Kosmos 202

Summary

Kosmos 202
Mission typeTechnology
COSPAR ID1968-010A
SATCAT no.03128
Mission duration33 days
Spacecraft properties
Spacecraft typeDS-U2-V
ManufacturerYuzhnoye
Launch mass325 kg [1]
Start of mission
Launch date20 February 1968, 10:03:11 GMT
RocketKosmos-2I 63SM
Launch siteKapustin Yar, Site 86/4
ContractorYuzhnoye
End of mission
Decay date24 March 1968
Orbital parameters
Reference systemGeocentric [2]
RegimeLow Earth
Perigee altitude213 km
Apogee altitude482 km
Inclination48.4°
Period91.5 minutes
Epoch20 February 1968
 

Kosmos 202 (Russian: Космос 202 meaning Cosmos 202), also known as DS-U2-V No.4, was a Soviet satellite which was launched in 1968 as part of the Dnepropetrovsk Sputnik programme. It was a 325 kilograms (717 lb) spacecraft,[1][3] which was built by the Yuzhnoye Design Office, and was used to conduct classified technology development experiments for the Soviet armed forces.[4]

A Kosmos-2I 63SM carrier rocket was used to launch Kosmos 202 into low Earth orbit. The launch took place from Site 86/4 at Kapustin Yar.[5] The launch occurred at 10:03:11 GMT on 20 February 1968, and resulted in the successful insertion of the satellite into orbit.[6] Upon reaching orbit, the satellite was assigned its Kosmos designation, and received the International Designator 1968-010A. The North American Air Defense Command assigned it the catalogue number 03128.[1]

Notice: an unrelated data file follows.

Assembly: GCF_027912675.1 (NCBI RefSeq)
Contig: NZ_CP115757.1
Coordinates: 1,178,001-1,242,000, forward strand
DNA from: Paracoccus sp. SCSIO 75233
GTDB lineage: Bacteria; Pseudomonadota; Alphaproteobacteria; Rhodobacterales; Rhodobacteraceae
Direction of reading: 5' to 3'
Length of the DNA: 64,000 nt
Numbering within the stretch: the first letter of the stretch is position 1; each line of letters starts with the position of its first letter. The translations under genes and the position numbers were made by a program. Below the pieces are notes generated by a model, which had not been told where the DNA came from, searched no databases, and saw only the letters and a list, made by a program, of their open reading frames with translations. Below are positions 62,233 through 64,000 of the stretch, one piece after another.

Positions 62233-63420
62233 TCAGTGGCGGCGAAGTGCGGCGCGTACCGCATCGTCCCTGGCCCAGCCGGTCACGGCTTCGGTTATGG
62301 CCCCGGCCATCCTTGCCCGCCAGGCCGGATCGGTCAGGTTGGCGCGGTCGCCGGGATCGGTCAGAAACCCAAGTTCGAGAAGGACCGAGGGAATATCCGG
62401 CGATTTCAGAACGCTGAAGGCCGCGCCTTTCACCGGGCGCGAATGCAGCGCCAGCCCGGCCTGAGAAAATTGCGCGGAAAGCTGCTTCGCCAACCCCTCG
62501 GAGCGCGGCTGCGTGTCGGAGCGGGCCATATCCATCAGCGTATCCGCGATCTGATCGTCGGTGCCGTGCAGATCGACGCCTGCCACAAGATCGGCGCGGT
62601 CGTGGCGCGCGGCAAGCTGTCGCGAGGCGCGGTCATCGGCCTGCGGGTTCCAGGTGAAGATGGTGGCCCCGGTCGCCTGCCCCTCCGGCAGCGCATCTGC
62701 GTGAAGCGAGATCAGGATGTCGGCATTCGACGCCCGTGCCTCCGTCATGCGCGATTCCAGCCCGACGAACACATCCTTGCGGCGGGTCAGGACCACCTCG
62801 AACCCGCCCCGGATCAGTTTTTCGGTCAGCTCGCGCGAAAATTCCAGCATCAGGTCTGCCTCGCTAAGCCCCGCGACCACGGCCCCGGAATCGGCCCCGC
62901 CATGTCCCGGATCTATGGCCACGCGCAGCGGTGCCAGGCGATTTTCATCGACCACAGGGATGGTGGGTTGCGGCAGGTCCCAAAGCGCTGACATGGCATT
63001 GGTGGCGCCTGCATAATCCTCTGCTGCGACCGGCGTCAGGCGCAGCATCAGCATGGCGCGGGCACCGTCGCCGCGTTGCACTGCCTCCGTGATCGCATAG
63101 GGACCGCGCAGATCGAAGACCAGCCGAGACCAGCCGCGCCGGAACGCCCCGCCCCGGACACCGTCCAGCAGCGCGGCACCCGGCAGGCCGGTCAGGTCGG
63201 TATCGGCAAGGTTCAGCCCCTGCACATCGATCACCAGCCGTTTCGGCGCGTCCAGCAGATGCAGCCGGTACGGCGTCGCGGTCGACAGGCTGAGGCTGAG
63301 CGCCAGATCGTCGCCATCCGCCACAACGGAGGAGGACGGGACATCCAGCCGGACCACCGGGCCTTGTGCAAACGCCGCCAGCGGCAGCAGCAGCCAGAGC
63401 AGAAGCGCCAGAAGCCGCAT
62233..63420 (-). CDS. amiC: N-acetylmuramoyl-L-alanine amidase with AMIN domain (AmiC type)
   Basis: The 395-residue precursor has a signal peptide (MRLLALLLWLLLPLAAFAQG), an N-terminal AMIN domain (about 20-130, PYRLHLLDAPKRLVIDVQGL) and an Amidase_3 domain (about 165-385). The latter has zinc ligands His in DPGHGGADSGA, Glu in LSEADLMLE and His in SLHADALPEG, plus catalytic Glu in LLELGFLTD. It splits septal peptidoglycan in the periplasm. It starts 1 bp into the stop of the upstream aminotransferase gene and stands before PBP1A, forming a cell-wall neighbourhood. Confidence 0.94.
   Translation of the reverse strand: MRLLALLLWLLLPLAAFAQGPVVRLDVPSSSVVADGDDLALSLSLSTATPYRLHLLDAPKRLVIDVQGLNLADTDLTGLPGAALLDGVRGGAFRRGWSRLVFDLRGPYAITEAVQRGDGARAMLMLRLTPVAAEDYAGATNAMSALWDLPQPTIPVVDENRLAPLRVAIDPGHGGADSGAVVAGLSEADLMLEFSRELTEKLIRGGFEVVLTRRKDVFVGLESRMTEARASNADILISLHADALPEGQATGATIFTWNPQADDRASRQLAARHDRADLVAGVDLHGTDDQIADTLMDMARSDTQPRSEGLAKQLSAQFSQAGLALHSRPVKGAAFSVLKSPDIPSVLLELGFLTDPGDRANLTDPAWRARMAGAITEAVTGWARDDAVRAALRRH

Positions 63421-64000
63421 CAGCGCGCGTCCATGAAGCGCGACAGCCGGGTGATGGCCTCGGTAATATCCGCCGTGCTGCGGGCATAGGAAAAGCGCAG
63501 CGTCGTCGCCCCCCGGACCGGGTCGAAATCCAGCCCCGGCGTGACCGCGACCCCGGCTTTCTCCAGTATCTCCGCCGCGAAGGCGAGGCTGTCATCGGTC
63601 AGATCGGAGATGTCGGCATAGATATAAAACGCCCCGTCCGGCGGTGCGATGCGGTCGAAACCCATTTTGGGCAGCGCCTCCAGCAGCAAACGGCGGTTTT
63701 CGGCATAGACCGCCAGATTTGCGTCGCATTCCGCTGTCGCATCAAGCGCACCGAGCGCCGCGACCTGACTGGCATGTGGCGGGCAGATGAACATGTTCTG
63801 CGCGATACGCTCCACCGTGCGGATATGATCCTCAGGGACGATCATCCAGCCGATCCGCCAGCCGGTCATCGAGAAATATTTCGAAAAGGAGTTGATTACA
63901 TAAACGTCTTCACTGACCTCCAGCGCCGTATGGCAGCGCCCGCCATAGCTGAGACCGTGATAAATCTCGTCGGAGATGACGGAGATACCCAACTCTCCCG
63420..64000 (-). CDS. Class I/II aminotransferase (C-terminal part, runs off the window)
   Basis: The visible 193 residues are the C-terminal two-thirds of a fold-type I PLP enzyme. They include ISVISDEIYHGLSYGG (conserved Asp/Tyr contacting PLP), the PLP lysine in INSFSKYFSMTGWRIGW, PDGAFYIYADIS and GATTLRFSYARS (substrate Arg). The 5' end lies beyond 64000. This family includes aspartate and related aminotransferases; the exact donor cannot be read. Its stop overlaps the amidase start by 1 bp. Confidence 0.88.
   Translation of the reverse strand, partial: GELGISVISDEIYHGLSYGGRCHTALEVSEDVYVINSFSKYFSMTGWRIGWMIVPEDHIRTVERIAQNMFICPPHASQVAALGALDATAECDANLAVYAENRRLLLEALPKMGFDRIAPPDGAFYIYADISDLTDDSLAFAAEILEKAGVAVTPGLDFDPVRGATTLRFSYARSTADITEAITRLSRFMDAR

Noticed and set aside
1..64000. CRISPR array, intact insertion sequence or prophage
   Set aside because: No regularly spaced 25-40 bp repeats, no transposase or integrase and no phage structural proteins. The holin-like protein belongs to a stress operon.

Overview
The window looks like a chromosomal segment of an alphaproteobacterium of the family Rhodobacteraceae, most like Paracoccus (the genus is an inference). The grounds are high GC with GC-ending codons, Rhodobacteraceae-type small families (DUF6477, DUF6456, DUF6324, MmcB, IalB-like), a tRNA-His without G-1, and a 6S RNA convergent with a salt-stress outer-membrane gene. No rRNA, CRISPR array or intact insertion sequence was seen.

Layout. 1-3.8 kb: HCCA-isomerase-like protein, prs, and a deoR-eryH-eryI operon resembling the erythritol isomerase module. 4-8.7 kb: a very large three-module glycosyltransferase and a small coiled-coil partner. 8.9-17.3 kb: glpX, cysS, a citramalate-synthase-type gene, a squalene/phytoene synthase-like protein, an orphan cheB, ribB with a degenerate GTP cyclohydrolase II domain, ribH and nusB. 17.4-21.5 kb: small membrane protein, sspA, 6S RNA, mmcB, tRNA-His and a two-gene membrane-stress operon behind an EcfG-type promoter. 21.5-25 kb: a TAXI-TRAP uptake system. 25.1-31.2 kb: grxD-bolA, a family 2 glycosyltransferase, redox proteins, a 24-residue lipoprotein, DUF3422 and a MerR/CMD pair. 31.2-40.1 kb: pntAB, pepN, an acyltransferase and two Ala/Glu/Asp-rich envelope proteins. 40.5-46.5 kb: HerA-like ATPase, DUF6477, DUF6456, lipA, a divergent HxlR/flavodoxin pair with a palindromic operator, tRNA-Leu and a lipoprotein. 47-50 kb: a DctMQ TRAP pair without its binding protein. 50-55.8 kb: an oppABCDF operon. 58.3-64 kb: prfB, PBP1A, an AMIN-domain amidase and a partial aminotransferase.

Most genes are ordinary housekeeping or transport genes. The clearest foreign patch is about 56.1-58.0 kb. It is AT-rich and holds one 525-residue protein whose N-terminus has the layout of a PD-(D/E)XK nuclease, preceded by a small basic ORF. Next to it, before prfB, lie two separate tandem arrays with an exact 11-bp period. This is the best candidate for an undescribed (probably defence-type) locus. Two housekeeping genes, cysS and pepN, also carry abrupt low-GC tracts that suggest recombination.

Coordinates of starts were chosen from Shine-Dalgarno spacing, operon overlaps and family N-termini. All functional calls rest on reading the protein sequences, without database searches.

Kosmos 202 was the last of four DS-U2-V satellites to be launched.[7] It was operated in an orbit with a perigee of 213 kilometres (132 mi), an apogee of 482 kilometres (300 mi), an inclination of 48.4°, and an orbital period of 91.5 minutes.[2] On 24 March 1968, it decayed from orbit and reentered the atmosphere.[8]

See also

References

  1. ^ a b c "Cosmos 202: Display 1968-010A". nssdc.gsfc.nasa.gov. NASA. 27 February 2020. Retrieved 19 April 2020. This article incorporates text from this source, which is in the public domain.
  2. ^ a b "Cosmos 202: Trajectory 1968-010A". nssdc.gsfc.nasa.gov. NASA. 27 February 2020. Retrieved 19 April 2020. This article incorporates text from this source, which is in the public domain.
  3. ^ "World Civil Satellites 1957-2006". Space Security Index. Archived from the original on 18 July 2011. Retrieved 6 December 2009.
  4. ^ Wade, Mark. "DS-U2-V". Encyclopedia Astronautica. Archived from the original on 5 January 2009. Retrieved 6 December 2009.
  5. ^ McDowell, Jonathan. "Launch Log". Jonathan's Space Page. Retrieved 6 December 2009.
  6. ^ Wade, Mark. "Kosmos 2". Encyclopedia Astronautica. Archived from the original on 8 July 2012. Retrieved 6 December 2009.
  7. ^ Krebs, Gunter. "DS-U2-V". Gunter's Space Page. Retrieved 6 December 2009.
  8. ^ McDowell, Jonathan. "Satellite Catalog". Jonathan's Space Page. Retrieved 6 December 2009.